The first step is to become a smarter consumer and recognize that taking more medications puts you and your loved ones at a greater risk of ADEs. Every doctor’s appointment does not need to result in a new medication.

Second, you can take preventive action to reduce the risk of harm. Before adding another medication to your or a family member’s regimen, ask your health care provider the following questions to better understand the potential risks and benefits of the medication:

  • What is this medication for?
  • How many patients like me are helped by this medication?
  • When should I stop taking this medication? How will we know when it’s working?
  • Can I start on a lower dose and see if that works?
  • Are there side effects I should watch out for if I take this medication?

Lastly, if you or a loved one are troubled by medication side effects or the burden of managing too many pills, ask your doctor for a “prescription checkup” to talk about any side effects you’re concerned about and identify medications that can be stopped or tapered. Remember to never stop or adjust your medications without first discussing it with your doctor.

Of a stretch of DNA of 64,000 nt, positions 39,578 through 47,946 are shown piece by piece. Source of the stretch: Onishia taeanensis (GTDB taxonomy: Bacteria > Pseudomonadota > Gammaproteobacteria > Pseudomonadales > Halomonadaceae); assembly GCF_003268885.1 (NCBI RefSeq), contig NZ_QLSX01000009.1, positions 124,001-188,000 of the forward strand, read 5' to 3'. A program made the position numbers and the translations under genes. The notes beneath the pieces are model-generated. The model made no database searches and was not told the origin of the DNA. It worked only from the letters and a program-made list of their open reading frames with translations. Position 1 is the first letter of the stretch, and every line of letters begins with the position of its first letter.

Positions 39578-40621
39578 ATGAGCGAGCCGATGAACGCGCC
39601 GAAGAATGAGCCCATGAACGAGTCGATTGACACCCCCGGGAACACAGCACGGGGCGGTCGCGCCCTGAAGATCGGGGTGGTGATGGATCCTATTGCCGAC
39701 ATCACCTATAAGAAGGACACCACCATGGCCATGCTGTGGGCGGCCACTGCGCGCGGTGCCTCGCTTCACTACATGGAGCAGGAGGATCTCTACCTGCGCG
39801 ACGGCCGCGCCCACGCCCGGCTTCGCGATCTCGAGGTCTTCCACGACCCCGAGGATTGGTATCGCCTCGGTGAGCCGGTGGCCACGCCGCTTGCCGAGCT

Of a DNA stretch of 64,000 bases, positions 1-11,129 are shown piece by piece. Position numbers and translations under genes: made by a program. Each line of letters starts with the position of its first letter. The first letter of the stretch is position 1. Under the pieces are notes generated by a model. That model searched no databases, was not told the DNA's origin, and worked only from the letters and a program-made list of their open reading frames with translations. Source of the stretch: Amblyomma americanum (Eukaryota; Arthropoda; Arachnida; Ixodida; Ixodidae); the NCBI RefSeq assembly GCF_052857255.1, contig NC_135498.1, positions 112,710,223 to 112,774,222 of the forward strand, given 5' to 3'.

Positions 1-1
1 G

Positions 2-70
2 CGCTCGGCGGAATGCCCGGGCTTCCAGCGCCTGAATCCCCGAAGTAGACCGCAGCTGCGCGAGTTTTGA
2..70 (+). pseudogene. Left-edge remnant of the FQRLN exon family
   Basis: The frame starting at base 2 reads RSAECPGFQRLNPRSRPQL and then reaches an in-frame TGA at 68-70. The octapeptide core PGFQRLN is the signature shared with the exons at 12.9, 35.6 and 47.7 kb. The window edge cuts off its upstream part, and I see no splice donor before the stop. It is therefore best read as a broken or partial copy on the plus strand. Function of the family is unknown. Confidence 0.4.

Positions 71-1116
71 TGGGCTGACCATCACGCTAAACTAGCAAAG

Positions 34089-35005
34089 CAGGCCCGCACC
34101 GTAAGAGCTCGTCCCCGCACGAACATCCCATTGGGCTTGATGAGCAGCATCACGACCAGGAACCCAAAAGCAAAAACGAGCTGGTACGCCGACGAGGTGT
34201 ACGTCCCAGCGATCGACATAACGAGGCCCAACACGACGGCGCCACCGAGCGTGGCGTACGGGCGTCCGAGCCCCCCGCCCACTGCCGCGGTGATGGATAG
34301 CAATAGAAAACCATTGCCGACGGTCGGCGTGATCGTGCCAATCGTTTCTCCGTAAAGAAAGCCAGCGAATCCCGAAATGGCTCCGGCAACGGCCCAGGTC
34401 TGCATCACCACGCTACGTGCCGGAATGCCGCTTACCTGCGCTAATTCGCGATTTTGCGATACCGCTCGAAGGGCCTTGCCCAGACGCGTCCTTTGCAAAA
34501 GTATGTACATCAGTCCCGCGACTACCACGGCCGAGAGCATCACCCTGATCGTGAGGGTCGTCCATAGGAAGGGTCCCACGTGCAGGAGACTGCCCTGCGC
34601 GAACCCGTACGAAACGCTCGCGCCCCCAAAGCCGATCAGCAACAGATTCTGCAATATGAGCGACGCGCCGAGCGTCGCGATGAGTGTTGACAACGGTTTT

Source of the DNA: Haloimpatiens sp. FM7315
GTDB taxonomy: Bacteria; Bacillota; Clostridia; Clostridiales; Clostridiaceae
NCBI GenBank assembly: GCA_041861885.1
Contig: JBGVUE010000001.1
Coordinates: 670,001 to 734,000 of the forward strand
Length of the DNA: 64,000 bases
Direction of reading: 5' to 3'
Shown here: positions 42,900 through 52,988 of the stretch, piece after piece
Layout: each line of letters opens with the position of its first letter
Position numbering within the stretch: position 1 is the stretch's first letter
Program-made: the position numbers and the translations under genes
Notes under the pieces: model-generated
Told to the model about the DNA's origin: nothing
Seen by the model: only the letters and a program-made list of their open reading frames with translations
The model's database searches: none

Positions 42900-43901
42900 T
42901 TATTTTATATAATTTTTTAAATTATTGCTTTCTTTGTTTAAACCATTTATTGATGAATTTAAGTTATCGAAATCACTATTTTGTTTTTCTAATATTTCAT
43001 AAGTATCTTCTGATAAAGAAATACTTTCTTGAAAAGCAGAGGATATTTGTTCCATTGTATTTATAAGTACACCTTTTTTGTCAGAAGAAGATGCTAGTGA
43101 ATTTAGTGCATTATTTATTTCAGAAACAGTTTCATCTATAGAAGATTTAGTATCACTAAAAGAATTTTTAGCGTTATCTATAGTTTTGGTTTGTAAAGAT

Personal Responsibility Isn’t Enough

Working for the last year with the Lown Institute on its National Action Plan, I’ve come to realize that the forces that drive medication overload are embedded deep in the culture of medicine. We can all take responsibility for asking our doctors more questions about the prescriptions they are writing, but we also need to demand action from health care leaders and policymakers. These include:

  • Launching public awareness campaigns that inform consumers about the risks associated with taking too many medications.
  • Improving health care professional education by including stronger content on the risks of medications for older adults and information on how and when to deprescribe. As many physicians have said during this project, “It is easier to prescribe than deprescribe.”
  • Improving care coordination so that the multiple providers we see are working together and have, at their fingertips, a full list of the medications prescribed—and for what reason.
  • Reining in pharmaceutical company advertising, which is designed solely to convince us to take medications and does not adequately explain the benefits and risks.
  • Ensuring Medicare pays for annual prescription checkups for all older adults taking multiple medications. We should be able to spend an hour with our primary care provider to review our medications and ensure they are aligned with our current health and quality of life goals. These change as we age.